Dell axes jobs, starts PC price war

Dell, the world's largest PC manufacturer, has unleashed a price war in a bid to cope with declining sales.

Dell, the world's largest PC manufacturer, has unleashed a price war in a bid to cope with declining sales.

Dell, which has also announced plans to cut 4,000 jobs around the world, is slashing prices of corporate desktops by 10% and Hewlett-Packard and Compaq have responded with large reductions of their own.

HP said it would cut prices on corporate desktop PCs by up to 28%, while Compaq announced reductions of as much as 31% on some of its PCs.

In the past, cuts of this scale have been due to lower component prices, particularly reductions in processor prices from Intel or AMD. Supplier representatives are keen to push this as the reason for the latest round of price cuts.

Dave Zabrowski, HP's vice president and general manager of business PCs for North America, said, "Component prices continue to fall at a fairly rapid pace and it's our intention to continue to be competitive with our offerings."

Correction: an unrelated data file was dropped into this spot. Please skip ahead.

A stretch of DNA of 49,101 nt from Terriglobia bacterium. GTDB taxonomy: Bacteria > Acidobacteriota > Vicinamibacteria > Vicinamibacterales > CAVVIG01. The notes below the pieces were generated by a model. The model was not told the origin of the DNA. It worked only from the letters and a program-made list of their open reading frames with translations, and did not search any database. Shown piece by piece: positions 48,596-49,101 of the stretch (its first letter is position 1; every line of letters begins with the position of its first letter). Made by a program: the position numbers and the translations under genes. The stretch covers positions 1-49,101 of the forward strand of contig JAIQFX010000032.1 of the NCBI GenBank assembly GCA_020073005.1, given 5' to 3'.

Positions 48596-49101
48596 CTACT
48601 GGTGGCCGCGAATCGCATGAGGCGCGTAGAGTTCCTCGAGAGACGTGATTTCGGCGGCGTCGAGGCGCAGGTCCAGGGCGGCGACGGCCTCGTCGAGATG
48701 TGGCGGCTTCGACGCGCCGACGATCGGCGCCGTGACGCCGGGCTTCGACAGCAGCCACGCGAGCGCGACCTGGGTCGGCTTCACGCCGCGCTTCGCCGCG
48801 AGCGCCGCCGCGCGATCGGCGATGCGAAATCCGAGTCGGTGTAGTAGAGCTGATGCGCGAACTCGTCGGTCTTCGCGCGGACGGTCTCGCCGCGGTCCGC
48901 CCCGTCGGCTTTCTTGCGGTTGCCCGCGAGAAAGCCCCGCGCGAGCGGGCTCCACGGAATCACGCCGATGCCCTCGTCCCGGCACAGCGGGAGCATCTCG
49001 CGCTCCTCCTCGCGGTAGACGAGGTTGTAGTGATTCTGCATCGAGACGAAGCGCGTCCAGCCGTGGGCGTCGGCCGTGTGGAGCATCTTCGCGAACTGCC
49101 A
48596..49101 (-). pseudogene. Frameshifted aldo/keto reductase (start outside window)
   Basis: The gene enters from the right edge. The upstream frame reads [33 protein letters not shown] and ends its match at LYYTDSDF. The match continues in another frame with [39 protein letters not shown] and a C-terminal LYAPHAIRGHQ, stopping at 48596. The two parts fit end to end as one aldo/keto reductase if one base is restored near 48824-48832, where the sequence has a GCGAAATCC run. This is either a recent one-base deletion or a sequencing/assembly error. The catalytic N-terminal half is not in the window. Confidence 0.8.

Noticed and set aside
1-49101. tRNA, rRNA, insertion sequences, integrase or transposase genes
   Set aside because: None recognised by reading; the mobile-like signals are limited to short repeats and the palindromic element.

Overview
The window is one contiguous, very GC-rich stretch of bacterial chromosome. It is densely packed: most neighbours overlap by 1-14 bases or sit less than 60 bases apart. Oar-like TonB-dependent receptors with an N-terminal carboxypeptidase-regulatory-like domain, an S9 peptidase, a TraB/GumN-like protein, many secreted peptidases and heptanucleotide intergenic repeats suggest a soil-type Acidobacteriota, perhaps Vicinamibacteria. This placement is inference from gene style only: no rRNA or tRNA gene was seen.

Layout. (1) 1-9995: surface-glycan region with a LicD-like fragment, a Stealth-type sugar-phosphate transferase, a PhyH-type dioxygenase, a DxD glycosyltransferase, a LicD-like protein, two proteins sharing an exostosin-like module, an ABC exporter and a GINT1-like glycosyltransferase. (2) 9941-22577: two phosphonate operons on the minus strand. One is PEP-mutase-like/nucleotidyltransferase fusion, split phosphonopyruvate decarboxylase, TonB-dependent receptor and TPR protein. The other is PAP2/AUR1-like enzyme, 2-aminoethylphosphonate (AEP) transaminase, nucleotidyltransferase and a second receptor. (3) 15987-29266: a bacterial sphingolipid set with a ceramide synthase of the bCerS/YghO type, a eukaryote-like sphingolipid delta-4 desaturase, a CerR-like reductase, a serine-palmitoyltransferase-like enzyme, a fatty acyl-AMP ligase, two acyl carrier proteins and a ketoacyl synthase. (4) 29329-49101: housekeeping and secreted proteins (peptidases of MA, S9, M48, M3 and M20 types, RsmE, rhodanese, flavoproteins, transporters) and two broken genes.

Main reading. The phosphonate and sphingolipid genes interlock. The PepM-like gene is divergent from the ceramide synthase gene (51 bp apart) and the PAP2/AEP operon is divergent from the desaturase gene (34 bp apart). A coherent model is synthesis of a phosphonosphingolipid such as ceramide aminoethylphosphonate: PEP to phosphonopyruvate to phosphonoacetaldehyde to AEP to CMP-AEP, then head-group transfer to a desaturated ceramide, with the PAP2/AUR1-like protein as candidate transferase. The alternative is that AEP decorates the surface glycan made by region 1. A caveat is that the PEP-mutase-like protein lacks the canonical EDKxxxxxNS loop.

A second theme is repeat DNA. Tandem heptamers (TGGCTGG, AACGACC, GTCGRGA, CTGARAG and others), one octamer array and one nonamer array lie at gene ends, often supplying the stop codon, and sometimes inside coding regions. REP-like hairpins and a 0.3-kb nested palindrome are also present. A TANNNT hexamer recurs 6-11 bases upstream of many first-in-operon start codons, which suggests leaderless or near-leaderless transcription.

Steve Telaroli, Compaq's North American business product manager for desktops, said the recent reorganisation of Compaq's consumer and corporate PC businesses into a single entity had helped the company reduce its PC prices. "It's that plus passing on component cost reductions direct from suppliers," he said.

However, Bloor Research analyst Mark Simmons believes there is a more fundamental reason for the price reduction.

"These price cuts have largely come about because the market has been absolutely saturated," he said. "Software technology is moving on but the hardware isn't because it doesn't need to, which means the consumer doesn't really feel the need to upgrade, so even though prices are being lowered, people still aren't buying."

Simmons believes that further cuts are in the offing. "There will be consolidation in the market and prices will bottom out soon, but there will be further cuts before this occurs, as the vendors still have room to manoeuvre on price," he added.

Separately, Dell has issued a product recall after a design flaw was uncovered in batteries incorporated in its Inspiron 5000 and 5000(e) notebooks.

Almost 300,000 machines are being recalled after a notebook caught fire because of overheating batteries.

Stuart Finlayson

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